By Jane Wardell and Jonathan Barrett
SYDNEY (Reuters) – It was almost a major faux pas in sports-mad Australia – Chinese Premier Li Keqiang arrived at an Australian Rules football match in Sydney wearing the blue, black and white scarf of interstate rival Port Adelaide Power.
But Li quickly donned a red and white scarf of the hometown Sydney Swans to match that of his host, Australian Prime Minister Malcolm Turnbull.
Li later confessed wearing both team scarves on a balmy autumn evening made him “really hot”, but the broad smiles of the two leaders provided a telling contrast to a bad-tempered telephone call between Turnbull and a freshly-elected Donald Trump that made international headlines.
Australia and China found unprecedented common ground on trade during Li’s recent five-day visit Down Under, with a clear agenda of rejecting the “America First” protectionism touted by the new U.S. president.
“The cooperation between China and Australia showcases to the region and the world our determination to defend trade liberalization and advocate the benefits of free trade,” Turnbull told business leaders and politicians at a forum in Sydney, in comments closely echoed by Li.
But growing trade ties are only one side of a delicate super-power balancing act for Australia, whose unshakeable security relationship with the United States and Western democratic values have limited how cozy it gets with China.
Li, well aware of Australia’s reliance on China for its economic future, used his visit to caution Australia against “taking sides, as happened during the Cold War.”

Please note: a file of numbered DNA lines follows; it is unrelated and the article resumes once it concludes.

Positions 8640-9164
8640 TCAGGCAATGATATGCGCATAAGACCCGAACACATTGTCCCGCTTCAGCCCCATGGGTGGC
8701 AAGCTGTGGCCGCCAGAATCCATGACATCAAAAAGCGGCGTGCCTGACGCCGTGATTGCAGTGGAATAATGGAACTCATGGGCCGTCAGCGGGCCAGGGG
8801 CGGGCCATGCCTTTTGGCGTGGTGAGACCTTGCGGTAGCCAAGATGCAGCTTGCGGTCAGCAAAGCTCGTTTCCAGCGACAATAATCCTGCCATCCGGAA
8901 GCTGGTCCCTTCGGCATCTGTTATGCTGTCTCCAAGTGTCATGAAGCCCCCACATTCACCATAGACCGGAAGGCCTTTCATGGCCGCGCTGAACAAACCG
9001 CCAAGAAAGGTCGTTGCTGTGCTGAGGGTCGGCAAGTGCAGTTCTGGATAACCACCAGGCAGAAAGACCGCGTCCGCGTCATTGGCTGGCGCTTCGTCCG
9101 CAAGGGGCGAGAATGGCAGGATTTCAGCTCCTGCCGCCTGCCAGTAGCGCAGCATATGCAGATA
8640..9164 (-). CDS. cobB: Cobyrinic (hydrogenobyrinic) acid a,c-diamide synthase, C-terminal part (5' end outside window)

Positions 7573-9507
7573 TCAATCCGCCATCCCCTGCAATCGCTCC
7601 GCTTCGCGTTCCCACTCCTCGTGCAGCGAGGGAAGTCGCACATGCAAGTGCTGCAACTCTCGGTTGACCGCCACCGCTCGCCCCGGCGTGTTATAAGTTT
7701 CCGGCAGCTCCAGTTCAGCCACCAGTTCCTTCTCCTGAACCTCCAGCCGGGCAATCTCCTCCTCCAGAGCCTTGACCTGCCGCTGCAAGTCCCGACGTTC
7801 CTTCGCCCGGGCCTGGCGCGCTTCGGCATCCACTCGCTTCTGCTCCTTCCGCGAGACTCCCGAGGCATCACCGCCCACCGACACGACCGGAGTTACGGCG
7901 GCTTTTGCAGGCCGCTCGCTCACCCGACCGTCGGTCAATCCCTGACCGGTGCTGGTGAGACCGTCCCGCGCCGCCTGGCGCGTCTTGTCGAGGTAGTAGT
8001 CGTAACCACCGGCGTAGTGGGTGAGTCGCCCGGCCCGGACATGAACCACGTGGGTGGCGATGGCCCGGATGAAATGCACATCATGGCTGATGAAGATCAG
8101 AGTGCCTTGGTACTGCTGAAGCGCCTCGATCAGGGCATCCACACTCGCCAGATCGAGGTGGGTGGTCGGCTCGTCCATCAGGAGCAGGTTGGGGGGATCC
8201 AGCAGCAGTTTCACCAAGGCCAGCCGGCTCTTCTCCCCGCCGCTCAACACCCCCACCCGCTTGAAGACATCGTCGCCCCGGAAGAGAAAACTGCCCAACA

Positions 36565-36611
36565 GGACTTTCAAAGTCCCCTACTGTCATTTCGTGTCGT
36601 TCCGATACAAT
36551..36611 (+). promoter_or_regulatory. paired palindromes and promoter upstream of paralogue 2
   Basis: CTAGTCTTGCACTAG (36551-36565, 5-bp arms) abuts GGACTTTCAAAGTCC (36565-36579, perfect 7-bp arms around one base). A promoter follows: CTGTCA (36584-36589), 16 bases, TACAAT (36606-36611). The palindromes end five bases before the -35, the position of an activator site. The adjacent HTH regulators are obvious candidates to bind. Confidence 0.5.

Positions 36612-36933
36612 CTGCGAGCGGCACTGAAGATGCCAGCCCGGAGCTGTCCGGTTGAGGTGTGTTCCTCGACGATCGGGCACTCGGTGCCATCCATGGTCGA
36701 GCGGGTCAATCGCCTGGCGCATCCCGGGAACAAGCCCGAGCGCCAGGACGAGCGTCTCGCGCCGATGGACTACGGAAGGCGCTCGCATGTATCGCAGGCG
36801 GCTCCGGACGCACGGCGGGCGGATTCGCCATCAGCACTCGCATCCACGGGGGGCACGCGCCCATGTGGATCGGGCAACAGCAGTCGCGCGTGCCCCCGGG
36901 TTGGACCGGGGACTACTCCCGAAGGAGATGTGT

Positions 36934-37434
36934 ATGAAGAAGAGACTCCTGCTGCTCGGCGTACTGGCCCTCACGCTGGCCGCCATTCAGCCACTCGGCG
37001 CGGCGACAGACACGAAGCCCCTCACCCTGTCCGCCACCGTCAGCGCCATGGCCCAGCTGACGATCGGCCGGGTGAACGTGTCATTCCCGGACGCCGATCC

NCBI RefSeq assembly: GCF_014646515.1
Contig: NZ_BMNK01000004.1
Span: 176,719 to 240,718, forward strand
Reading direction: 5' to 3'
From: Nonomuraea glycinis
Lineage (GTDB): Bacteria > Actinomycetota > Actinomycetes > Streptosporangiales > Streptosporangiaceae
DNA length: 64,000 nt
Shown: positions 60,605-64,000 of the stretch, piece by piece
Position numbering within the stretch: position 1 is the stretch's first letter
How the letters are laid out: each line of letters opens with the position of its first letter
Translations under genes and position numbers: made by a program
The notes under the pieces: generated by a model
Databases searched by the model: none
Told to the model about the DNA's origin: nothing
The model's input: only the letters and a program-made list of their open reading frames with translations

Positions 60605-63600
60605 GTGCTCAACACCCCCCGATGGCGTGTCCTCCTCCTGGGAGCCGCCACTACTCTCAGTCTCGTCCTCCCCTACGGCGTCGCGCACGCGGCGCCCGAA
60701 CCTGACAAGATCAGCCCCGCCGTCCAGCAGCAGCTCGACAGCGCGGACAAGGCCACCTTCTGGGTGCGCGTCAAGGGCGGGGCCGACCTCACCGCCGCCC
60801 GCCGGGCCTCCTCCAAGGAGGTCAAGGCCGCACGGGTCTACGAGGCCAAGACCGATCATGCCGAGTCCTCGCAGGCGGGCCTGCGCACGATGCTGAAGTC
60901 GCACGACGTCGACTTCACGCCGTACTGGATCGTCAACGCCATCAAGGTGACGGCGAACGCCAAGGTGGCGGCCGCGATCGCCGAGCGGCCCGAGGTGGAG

And while Turnbull was quick to say “the idea that Australia has to choose between China and the United States is not correct”, some analysts disagree.
“The problem Australia faces is the growing tensions from China’s desire for influence and that is going to mean Australia may have to choose between its two allies,” said Nick Bisley, professor of international relations at Melbourne’s La Trobe University.
After decades of relative peace and economic growth, the Australian public appears to be slowly shifting its allegiance to China. Asked whether China or the United States was more important to Australia, respondents to a Lowy Institute poll were deadlocked – a shift from responses in favor of the United States when the same question was asked two years earlier.
Trump pulled down the U.S. shutters on trade early in his presidency, withdrawing the United States from the Trans-Pacific Partnership, a 12-member trade agreement that excluded China and was instrumental in the U.S. “pivot to Asia”.
Li came to Australia bearing a valuable gift to help fill that vacuum; the removal of restrictions on chilled beef exports.
“We’ve made it a priority to get access for agricultural products into China,” an Australian government source told Reuters. “Getting access to China for agricultural products can take years but as they get hold of more and more produce and they appreciate the quality, that opens the door for access for additional products.”
China bought A$150 billion ($114 billion) of Australian goods and services last year – easily its biggest trade partner.